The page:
Closed End Funds Fail to Deliver

Pimco recently announced that it will postpone monthly dividend payments for 6 municipal closed-end funds.

Back in October, we cautioned investors against jumping into closed-end funds due to the fact that most of them are leveraged.  The combination of a declining market and hard to replace leverage are causing Pimco and other closed-end fund managers to delay dividend payments.

In the past, fund managers borrowed money as a way to pump up fund returns.  Many managers issued auction rate preferred securities as a way to raise debt.  That market has dried up and left managers scrambling for other ways to borrow.

At the same time, the declining value of assets has created an asset coverage problem for closed-end fund managers.  The 1940 Act requires that funds have at least $2 in assets for every $1 of senior securities.  For funds that were at or close to the leverage limit, declining asset values means that they must delever by buying back debt.  In Pimco’s case, the manager plans to redeem a portion of their auction-rate preferred shares by December 19 according to an article in the Wall Street Journal.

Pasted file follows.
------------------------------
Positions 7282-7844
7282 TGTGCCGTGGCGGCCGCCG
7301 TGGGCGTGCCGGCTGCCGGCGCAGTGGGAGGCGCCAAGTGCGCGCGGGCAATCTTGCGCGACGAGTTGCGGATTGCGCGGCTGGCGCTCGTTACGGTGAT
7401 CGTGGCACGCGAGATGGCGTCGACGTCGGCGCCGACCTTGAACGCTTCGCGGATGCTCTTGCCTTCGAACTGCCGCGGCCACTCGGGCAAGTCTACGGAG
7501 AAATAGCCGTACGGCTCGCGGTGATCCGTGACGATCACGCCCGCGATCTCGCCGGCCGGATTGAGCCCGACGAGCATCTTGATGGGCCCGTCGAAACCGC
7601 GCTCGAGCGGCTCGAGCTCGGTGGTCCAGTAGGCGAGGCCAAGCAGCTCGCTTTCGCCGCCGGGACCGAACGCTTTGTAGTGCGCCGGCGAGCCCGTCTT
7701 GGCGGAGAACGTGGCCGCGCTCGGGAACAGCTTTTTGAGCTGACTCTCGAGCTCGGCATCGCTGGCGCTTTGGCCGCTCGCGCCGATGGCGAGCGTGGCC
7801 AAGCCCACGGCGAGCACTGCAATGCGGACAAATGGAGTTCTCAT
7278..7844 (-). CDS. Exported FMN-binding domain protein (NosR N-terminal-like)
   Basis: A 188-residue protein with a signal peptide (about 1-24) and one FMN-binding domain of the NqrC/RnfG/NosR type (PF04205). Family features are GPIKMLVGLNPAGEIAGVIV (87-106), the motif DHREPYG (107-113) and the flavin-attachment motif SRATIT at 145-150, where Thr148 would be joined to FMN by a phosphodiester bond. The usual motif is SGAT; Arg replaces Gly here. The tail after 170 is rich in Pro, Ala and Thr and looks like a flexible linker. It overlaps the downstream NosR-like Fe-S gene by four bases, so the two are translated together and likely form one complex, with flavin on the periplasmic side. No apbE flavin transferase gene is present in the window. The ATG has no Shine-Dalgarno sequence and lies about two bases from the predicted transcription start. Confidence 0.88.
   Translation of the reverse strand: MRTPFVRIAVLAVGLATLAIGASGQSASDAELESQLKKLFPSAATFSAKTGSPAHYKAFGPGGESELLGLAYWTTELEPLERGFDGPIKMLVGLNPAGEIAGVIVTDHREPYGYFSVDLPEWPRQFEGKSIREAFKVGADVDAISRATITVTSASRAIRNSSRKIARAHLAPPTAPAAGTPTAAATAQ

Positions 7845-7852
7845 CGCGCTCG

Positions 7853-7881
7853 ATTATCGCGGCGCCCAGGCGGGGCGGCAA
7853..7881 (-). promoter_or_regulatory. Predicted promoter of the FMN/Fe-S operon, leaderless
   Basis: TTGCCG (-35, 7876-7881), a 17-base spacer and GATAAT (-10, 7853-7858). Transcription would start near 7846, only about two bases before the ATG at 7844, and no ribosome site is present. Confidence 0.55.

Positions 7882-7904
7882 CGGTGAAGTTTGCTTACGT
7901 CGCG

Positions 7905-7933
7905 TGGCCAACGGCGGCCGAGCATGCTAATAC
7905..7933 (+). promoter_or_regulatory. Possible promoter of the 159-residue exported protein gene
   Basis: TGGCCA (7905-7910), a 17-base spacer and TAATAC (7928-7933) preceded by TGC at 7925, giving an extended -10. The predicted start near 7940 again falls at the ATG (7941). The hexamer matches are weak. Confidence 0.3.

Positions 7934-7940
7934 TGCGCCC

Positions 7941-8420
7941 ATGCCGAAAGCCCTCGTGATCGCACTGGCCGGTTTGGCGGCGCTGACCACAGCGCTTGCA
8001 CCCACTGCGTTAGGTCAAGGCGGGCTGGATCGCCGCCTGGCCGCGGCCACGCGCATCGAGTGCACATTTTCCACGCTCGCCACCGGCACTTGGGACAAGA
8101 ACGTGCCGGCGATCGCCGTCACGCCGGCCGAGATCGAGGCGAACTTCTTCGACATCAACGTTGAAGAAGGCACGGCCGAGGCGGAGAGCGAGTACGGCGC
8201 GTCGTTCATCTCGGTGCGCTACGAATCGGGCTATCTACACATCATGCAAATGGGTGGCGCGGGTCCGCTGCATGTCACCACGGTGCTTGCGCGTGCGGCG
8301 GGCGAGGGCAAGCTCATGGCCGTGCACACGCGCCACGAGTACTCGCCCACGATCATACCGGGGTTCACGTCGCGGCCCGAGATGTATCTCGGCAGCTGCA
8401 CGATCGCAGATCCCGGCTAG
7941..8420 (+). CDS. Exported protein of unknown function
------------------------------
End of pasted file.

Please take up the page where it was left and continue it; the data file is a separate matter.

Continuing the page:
A better alternative to closed-end funds are Exchange traded funds or ETFs.  Because they are not levered, managers don’t have to react to changing asset values and worry about covering or replacing debt.  As a result, managers don’t redirect cash and the dividends are passed through to the shareholders.

Several municipal bond ETFs are available including the SPDR Barclays Capital Municipal Bond ETF (TFI)and the S&P National Municipal Bond Fund (MUB).

Both funds deliver a 30 day SEC yield in excess of 4% and carry low expense ratios.

For a more complete discussion and listing of ETFs, see the Tax Exempt ETF Directory.